> That's not quite the extent of it. Column-level privileges might allow
> you to SELECT the PK column of a table, and then you might be able to
> UPDATE or DELETE specific rows despite not being able to see their
> entire contents. I can see cases where that might be useful, but I
> have to admit that I'm struggling to think of any case where the
> row-level equivalent would make sense (although that, by itself is not
> a good argument for not allowing it).

That's a good point that you could use the PK in the WHERE of an UPDATE
or DELETE and not have rights to SELECT the other columns. I can
imagine cases where users would want to be able to 'give away' rows
they can currently see, but I have a hard time coming up with a reason
to allow them to acquire rows they are not currently allowed to see. I
see that as an argument for including the SELECT policy implicitly
though, as I suggested above, but I take it that you're not advocating
for that, per your comments below.

> > Ultimately, we're trying to provide as much flexibility as possible
> > while having the system be easily understandable by the policy authors
> > and allowing them to write simple policies to enforce the necessary
> > constraints. Perhaps allowing the open-ended USING clauses for UPDATE
> > and DELETE is simply making for a more complicated system as policy
> > authors then have to make sure they embed whatever SELECT policy they
> > have into their UPDATE and DELETE policies explicitly- and the result if
> > they don't do that correctly is that users may be able to update/delete
> > things they really shouldn't be able to. Now, as we've discussed
> > previously, users should be expected to test their systems and make sure
> > that they are behaving as they expect, but we don't want to put
> > landmines in either or have ways which they can be easily tripped up.
> Well I'm all for keeping this as simple and easily understandable as
> possible. Right now the USING clauses of UPDATE policies control which
> existing rows can be updated and the CHECK clauses control what new
> data can go in. That's about as simple as it could be IMO, and trying
> to merge SELECT policies with either of those would only make it more
> complicated, and hence make it more likely for users to get it wrong.

I like the flexibility and simplicity of having SELECT be independent of
the UPDATE and other policies and the ALL option for defining policies
certainly helps with that, when the policies for all operations have
the same clauses. That said, I can see an argument for having SELECT
policies enforced on the UPDATE USING clause as actually being simpler
as it means you don't have to think about the UPDATE USING clause
independently, unless you want to further reduce the set of rows
available through the policy.

Still, I'm not going to argue if we end up agreeing that what we have
already makes sense.

> OTOH, when you tag a RETURNING clause onto the UPDATE, it's kind of
> like tying an UPDATE and a SELECT together, and it does make sense to
> me that the new rows returned by the SELECT part of the command be
> constrained by any SELECT policies on the table. That's consistent
> with what happens with GRANT-based privileges, so I don't think that
> it should be that surprising or difficult for users to understand.

There is a big difference here though- there's no such thing as a 'new'
or 'old' row when talking about the GRANT system. In the GRANT system,
everything is checked at the outset of the command and the RETURNING
clause's columns are checked for SELECT rights, even if the entire
column has been replaced during the UPDATE statement with a constant or
other value defined by the user. Therefore, I don't believe you can
make the argument that the GRANT system supports this notion of checking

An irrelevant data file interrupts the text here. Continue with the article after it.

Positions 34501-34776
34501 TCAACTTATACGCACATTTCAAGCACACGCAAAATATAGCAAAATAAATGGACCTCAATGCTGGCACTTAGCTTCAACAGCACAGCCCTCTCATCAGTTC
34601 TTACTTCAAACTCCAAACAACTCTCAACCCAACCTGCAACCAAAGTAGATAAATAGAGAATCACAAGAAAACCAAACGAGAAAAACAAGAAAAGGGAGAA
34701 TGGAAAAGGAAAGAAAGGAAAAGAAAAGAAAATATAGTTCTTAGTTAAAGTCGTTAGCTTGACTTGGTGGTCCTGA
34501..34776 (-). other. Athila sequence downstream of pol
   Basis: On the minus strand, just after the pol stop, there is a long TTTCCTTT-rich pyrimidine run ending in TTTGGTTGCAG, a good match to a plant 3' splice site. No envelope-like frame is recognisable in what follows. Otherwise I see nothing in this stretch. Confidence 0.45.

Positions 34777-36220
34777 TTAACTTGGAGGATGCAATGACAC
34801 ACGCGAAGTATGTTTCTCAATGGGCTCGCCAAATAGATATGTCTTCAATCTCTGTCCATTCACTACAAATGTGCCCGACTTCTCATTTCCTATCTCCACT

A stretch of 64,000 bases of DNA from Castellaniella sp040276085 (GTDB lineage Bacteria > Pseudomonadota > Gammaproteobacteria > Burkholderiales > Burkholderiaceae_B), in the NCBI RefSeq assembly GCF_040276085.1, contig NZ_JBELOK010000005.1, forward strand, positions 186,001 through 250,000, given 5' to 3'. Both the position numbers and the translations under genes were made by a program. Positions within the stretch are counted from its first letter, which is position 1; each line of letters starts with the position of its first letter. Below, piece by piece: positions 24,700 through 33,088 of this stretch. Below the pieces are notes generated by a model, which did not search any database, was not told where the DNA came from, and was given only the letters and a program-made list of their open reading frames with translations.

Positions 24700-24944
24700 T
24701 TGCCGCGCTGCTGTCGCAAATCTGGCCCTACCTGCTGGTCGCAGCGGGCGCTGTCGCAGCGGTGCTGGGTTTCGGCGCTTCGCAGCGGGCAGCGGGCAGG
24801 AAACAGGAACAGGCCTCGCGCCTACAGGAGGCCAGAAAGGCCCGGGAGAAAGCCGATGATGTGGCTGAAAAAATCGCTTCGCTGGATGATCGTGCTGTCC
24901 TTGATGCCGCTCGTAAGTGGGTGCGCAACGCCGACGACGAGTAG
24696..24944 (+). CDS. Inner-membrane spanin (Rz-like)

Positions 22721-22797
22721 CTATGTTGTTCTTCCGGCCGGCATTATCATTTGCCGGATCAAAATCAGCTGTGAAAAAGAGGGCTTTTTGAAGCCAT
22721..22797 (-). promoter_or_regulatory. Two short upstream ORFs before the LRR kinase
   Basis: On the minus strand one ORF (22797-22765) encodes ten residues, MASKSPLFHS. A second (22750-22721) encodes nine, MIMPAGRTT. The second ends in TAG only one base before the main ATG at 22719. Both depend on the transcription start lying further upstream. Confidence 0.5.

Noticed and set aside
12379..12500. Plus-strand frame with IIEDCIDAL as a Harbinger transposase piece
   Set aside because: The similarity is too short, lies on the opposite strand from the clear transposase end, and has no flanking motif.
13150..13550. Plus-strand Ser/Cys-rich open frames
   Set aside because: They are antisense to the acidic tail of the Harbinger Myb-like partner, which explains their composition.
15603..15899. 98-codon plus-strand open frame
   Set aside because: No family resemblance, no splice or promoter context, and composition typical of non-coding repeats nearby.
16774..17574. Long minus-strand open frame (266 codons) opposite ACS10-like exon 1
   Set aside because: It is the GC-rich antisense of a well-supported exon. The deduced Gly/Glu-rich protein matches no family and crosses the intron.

the SELECT policy against the 'new' rows being returned.

> I also think that if it ever were the case that a row resulting from
> an UPDATE were not visible to the user who made that update, then that
> would most likely indicate that the policies were poorly-defined.

This is a case that I disagree with. As mentioned above, I can imagine
environments where it's acceptable to be able to "give away" rows.
Moving away from the security arena for a moment, consider a 'queue'
table where the rows move through different states. RLS might be a very
handy way to implement that queue by having different processes only
able to see the rows which have a particular state, but they can update
the rows to give them a different state which then moves them to another
processes' queue. Bringing it back to the security side, consider a
hospital where there can only be one 'responsible' physician assigned,
but they are allowed to trade cases around based on some external
criteria. Or the case files for a judge. Perhaps these change
operations should require an 'administrator' user to implement, but
perhaps not. Allowing users to acquire rows which they can't currently
see is a much more questionable action, in my view, as it implies
independent knowledge that such data exists to be acquired.

> Ideally the UPDATE policy's CHECK clause would prevent the user from
> making such an update. Having a RETURNING clause that was checked
> against the table's SELECT policy would then actually provide the user
> with a way to validate the consistency of their policy clauses.
> Hitting this new RETURNING-SELECT-POLICY error would be a sign that
> perhaps the WITH CHECK clauses on your policies aren't properly
> constraining new data.

Agreed, the CHECK clause should prevent users from giving away records
in environments where that isn't appropriate. I'm not convinced that
adding a RETURNING-SELECT-POLICY error would actually be terribly useful
to users for checking that their policies are constructed correctly, see
above regarding my concerns about enforcing policies against the results
of the transformations requested by the user.

> So I actually think this additional check would increase the chances
> of policies being defined correctly, and I think that consistency with
> GRANT-based privileges will make it easier to understand.

I'm afraid it wouldn't actually prevent attackers from getting access to
data they shouldn't have access to and I worry that it'd introduce
complications that would mask incorrect policy definitions, as discussed